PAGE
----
HOTOL, for Horizontal Take-Off and Landing, was a 1980s British design for a single-stage-to-orbit (SSTO) spaceplane that was to be powered by an airbreathing jet engine. Development was being conducted by a consortium led by Rolls-Royce and British Aerospace (BAe).
Designed as a single-stage-to-orbit (SSTO) reusable winged launch vehicle, HOTOL was to be fitted with a unique air-breathing engine, the RB545 or Swallow, that was under development by British engine manufacturer Rolls-Royce. The propellant for the engine technically consisted of a combination of liquid hydrogen/liquid oxygen; however, it was to employ a new means of dramatically reducing the amount of oxidizer needed to be carried on board by utilising atmospheric oxygen as the spacecraft climbed through the lower atmosphere. Since propellant typically represents the majority of the takeoff weight of a rocket, HOTOL was to be considerably smaller than normal pure-rocket designs, roughly the size of a medium-haul airliner such as the McDonnell Douglas DC-9/MD-80.
While HOTOL's proof-of-concept design study was being carried out, attempts were made by both industry and the British government to establish international cooperation to develop, produce, and deploy the spacecraft. In spite of American interest in the programme, there was little appetite amongst the members of the European Space Agency (ESA), and the British government was not prepared to depart from ESA cooperation. Additionally, technical issues were encountered, and there were allegations that comparisons with alternative launch systems such as conventional rocket vehicle using similar construction techniques failed to show much advantage to HOTOL. In 1989, funding for the project ended. The termination of development work on HOTOL led to the formation of Reaction Engines Limited (REL) to develop and produce Skylon, a proposed spacecraft based on HOTOL technologies, including its engine.
The ideas behind HOTOL originated from work done by British Engineer Alan Bond in the field of precooled jet engines. Bond had specifically performed this research with the intention of producing a viable engine for powering a space launch system. In 1982, British Aerospace (BAe), who was Europe's principal satellite-builder, began studying a prospective new launch system with the aim of providing launch costs that were 20 per cent of the American Space Shuttle operated by NASA. BAe became aware of work by British engine manufacturer Rolls-Royce on a suitable engine, and soon conceived of an unmanned, fully reuseable single-stage-to-orbit (SSTO) winged spaceplane as a launch vehicle.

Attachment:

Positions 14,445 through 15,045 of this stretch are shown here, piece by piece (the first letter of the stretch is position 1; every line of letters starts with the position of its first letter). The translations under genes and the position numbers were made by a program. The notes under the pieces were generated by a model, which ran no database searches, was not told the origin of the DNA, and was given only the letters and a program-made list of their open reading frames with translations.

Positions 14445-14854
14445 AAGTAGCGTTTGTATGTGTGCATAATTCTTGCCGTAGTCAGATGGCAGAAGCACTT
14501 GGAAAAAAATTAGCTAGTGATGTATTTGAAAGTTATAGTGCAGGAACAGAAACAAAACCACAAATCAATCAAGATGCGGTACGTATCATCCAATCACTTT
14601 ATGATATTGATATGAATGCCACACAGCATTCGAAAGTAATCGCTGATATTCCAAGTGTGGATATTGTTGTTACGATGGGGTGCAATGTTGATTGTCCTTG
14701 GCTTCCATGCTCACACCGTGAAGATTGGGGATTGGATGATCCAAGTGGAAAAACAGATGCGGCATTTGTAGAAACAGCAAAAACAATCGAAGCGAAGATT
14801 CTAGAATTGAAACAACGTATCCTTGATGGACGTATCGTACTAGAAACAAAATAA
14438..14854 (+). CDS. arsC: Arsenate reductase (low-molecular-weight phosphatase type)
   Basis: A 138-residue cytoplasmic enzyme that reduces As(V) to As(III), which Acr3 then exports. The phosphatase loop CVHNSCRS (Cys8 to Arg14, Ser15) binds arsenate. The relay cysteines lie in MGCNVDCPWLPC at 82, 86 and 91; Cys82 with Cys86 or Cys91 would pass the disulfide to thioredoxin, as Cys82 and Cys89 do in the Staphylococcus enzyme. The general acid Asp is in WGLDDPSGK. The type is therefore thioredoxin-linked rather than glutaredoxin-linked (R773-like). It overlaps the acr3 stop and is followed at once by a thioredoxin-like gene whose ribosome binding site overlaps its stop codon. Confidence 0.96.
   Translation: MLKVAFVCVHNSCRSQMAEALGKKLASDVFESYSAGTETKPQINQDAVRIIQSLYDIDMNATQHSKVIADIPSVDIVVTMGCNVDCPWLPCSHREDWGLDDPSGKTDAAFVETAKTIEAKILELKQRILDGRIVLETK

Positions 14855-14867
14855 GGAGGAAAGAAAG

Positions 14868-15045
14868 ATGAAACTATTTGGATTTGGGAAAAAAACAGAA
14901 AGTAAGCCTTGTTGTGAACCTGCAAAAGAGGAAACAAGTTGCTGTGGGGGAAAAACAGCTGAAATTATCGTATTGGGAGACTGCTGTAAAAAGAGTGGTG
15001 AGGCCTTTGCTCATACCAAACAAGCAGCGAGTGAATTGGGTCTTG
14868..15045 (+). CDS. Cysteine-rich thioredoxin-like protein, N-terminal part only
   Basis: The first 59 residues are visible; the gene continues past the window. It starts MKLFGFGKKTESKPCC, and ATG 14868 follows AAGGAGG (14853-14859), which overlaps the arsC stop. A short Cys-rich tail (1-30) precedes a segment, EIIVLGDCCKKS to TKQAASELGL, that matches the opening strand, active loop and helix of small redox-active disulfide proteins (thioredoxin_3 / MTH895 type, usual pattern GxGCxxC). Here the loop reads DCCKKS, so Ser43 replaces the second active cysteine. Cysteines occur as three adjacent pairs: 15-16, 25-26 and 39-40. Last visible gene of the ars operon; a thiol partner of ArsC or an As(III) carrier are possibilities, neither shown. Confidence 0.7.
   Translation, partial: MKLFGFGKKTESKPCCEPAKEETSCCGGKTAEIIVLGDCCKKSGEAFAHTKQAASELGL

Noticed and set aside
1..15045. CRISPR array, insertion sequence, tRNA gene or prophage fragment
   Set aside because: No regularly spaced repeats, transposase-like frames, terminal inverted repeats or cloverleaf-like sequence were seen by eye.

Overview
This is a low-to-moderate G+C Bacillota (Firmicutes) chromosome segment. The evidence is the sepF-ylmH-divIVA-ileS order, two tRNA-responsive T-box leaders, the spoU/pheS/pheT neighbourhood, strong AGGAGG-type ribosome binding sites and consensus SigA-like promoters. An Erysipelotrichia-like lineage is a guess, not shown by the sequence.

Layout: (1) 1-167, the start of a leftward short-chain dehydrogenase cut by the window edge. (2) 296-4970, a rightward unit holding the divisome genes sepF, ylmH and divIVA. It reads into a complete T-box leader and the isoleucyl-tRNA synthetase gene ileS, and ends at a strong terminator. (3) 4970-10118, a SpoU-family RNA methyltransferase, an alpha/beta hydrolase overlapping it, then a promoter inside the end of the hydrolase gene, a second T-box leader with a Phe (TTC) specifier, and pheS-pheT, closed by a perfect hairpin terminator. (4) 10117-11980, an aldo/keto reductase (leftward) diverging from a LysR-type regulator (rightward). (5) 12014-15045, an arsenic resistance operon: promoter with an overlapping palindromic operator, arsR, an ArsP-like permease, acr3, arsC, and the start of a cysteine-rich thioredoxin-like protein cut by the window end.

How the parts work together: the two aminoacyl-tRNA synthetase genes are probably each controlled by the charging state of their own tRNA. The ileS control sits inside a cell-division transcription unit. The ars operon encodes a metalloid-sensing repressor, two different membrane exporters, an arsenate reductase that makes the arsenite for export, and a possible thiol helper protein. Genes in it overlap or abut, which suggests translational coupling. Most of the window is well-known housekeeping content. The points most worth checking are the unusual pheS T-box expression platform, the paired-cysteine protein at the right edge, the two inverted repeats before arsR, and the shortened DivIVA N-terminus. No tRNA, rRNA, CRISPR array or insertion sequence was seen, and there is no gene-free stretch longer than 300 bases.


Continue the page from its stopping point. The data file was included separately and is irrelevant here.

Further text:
Thus, the project had soon became a joint venture between BAe and Rolls-Royce, led by John Scott-Scott and Dr Bob Parkinson. Early on, there was an ambition to 'Europeanise' the project and to involve other nations in its development and manufacture as it was recognised that an estimated £4 billion would be needed to fund full-scale development. In August 1984, BAe unveiled a public display of the HOTOL satellite launcher project and released details on its proposed operations.
In December 1984, a Department of Trade and Industry (DTI) memorandum noted that West Germany was interested in the program, while France had adopted a critical attitude towards HOTOL, which the ministry viewed as potentially due to it being seen as a competitor to French-led projects. According to the Minister of Trade and Industry Geoffrey Pattie, French diplomatic pressure to gather support for its own proposed Hermes space vehicle had inadvertently generated support and interest amongst European Space Agency (ESA) members in the HOTOL project. Despite this climate of tentative interest and possible European support, there was a general attitude of reluctance within the British government to take the lead on a new space launcher.
American interest and design study